If you have not yet prepared for quarantine in place for at least several weeks, and ideally longer than that, you need to do at least that much now. Get a three month supply of any medications you need. Make sure you are stocked with the necessary food and water, soap and toilet paper and so on. Here is a quick LessWrong post on quarantine preperations.

Decide now what would make you impose this quarantine on yourself rather than waiting for an authority figure to do it for you, and what would cause you to impose other lesser restrictions. Decide what would cause you to stop going to restaurants, stop going to work, stop going outside for any non-emergency reason, and so on.

Figure out what news sources, including people who you trust, you are going to be willing to trust for information going forward.

If you are not prepared, including mentally, for approximately everyone around you to freak the hell out about this in various ways, you need to do that now.

If you have any plans to fly or attend conferences or sporting events or other major gatherings of people, at least beyond the next few days, cancel them. Period. Where and when you draw the line is up to you, but draw a line and adjust it quickly as news comes in.

If you can do your job from home rather than a crowded office, do your job from home. If you have to commute, don’t do it on crowded subways or buses.

Do not shake hands or otherwise make other unnecessary physical contact with anyone.

If you are not yet doing your best to get good hand washing practices or avoid touching your face and other similar basic hygienic actions to avoid infection, get on that. Here is a post on how to properly wash your hands.

Remember that the virus can survive on surfaces for days, that it takes people several days of incubation to show symptoms, and that it takes two weeks to play itself out.

If there are people you care about who don’t know that this is happening or aren’t taking it seriously, fix that.

Here is a practical advice post that seems good that has detail. Biggest impact actions from its perspective are avoiding people in general, avoiding people who seem potentially sick in particular (at least 2 meters away at all times), frequent proper hand washing and keeping a reasonable stock of supplies.

Here is the LessWrong advice thread where people offer advice and justifications for potentially ‘weird looking’ actions. One piece of advice is to stock electrolyte drinks in case someone is unable to eat due to illness. They recommend copper tape be placed on commonly touched surfaces and the backs of phones, you can buy some here. Also they endorse a pulse oximeter. One interesting suggestion is Vitamin D supplements since you might be unable to go outside.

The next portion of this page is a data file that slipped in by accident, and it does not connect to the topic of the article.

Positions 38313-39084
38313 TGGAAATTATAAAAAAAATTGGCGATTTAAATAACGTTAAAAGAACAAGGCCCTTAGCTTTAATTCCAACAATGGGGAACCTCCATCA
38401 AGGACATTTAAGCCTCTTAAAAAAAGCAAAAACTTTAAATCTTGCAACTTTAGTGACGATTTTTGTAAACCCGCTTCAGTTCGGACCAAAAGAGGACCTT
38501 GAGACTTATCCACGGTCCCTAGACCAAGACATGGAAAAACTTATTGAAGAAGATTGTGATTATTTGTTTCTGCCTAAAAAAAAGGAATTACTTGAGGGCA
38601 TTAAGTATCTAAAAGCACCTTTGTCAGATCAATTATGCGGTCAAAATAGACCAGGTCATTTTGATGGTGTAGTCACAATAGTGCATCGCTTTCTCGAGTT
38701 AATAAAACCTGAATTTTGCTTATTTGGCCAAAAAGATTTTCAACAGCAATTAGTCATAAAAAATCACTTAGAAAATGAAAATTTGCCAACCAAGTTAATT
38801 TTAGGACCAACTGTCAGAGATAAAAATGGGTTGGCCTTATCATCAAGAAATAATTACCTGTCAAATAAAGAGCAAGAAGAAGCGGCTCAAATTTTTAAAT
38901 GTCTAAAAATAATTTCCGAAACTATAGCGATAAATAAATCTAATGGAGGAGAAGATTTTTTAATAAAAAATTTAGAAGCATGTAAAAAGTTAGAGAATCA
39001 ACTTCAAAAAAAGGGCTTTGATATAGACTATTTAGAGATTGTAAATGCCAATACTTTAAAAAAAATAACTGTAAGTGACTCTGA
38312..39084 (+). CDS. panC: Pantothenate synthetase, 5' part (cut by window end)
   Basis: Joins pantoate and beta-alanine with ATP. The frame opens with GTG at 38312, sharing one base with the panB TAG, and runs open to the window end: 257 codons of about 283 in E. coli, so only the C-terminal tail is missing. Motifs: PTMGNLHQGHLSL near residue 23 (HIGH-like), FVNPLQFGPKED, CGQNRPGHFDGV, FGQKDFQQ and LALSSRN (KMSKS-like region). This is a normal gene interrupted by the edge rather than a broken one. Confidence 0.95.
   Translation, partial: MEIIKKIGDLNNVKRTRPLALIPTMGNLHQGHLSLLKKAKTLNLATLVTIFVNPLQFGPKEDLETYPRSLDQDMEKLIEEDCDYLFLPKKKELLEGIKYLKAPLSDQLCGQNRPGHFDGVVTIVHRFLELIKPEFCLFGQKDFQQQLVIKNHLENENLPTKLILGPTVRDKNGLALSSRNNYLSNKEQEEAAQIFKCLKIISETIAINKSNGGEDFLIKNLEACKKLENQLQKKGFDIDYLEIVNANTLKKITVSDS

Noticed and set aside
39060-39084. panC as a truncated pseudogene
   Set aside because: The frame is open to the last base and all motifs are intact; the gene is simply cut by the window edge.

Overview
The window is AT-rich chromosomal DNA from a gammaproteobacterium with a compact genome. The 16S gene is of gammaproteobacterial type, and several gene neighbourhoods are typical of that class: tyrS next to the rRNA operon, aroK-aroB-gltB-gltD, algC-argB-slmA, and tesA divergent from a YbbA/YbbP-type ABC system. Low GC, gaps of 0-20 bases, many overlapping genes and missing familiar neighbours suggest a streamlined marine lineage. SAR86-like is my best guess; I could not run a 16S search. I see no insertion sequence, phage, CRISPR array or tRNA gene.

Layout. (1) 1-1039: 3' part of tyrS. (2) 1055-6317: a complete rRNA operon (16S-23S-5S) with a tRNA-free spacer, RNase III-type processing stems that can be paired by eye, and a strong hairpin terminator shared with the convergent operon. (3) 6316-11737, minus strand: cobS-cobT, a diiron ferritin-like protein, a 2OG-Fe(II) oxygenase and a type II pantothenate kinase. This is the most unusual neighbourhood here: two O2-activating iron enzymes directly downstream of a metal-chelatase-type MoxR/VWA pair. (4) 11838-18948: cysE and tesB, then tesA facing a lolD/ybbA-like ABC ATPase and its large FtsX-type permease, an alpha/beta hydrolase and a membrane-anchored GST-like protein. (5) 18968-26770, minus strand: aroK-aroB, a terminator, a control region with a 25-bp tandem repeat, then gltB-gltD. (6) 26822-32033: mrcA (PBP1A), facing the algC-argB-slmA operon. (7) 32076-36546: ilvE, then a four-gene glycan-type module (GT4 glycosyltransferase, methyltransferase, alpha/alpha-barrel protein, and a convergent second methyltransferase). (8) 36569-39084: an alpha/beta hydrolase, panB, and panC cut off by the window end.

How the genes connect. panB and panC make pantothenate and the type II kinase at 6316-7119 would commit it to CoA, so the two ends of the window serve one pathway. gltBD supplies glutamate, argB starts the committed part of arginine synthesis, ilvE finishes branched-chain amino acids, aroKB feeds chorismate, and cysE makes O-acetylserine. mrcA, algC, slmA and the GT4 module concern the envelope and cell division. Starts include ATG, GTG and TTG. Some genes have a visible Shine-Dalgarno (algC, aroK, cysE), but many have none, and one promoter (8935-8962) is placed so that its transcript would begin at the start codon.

Here is a basic ‘the CDC expects this is happen’ thing from a few days ago in case anyone needs to share something that basic with someone, otherwise ignore.

If you live in a major city, and leaving that city is practical, it is at least reasonable to do so, especially if you are at greater risk.

Do not take this as anything like a complete list of things to do or consider doing. Seriously consider doing more things to prepare, and avoiding more things more aggressively, based on what you believe to be helpful.

Again, DON’T PANIC. Let’s all stay safe as best we can.

 

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Mazes Sequence Roundup: Final Thoughts and Paths Forward

There are still two elephants in the room that I must address before concluding. Then I will discuss paths forward.

Moloch’s Army

The first elephant is Moloch’s Army. I still can’t find a way into this without sounding crazy. The result of this is that the sequence talks about maze behaviors and mazes as if their creation and operation are motivated by self-interest. That’s far from the whole picture.

There is mindset that instinctively and unselfishly opposes everything of value. This mindset is not only not doing calculations to see what it would prefer or might accomplish. It does not even believe in the concept of calculation (or numbers, or logic, or reason) at all. It cares about virtues and emotional resonances, not consequences. To do this is to have the maze nature. This mindset instinctively promotes others that share the mindset, and is much more common and impactful among the powerful than one would think. Among other things, the actions of those with this mindset are vital to the creation, support and strengthening mazes.

Until a proper description of that is finished, my job is not done. So far, it continues to elude me. I am not giving up.

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Protecting Large Projects Against Mazedom

Previous Post: Create a Full Alternative Stack

If we wish to accomplish something that would benefit from or require a larger organization or more levels of management and bureaucracy, what should we do in light of the dangers of mazes?

There are no easy answers. Real tradeoffs with real sacrifice are the order of the day. But we can do some things to expand the production possibilities frontier, and choose wisely along that frontier.

As is often the case, this starts with admitting you have a problem. 

Too often, it is assumed that one should scale without worrying about the costs of scaling, or without counting becoming a maze as one of the biggest costs. Not stretching oneself maximally thin, or getting in the way of this process, becomes the sin of not maximizing effectiveness or profits.

That ensures failure and rapid descent into a maze. Start by getting out of this mindset. 

If you are looking to accomplish a big thing that requires lots of organization, management and bureaucracy, here are ways to help contain the damage. 

None of them should come as a surprise by this point. This is more of a synthesis of points already made, and not a place I feel I have special additional insights. So I will keep this short.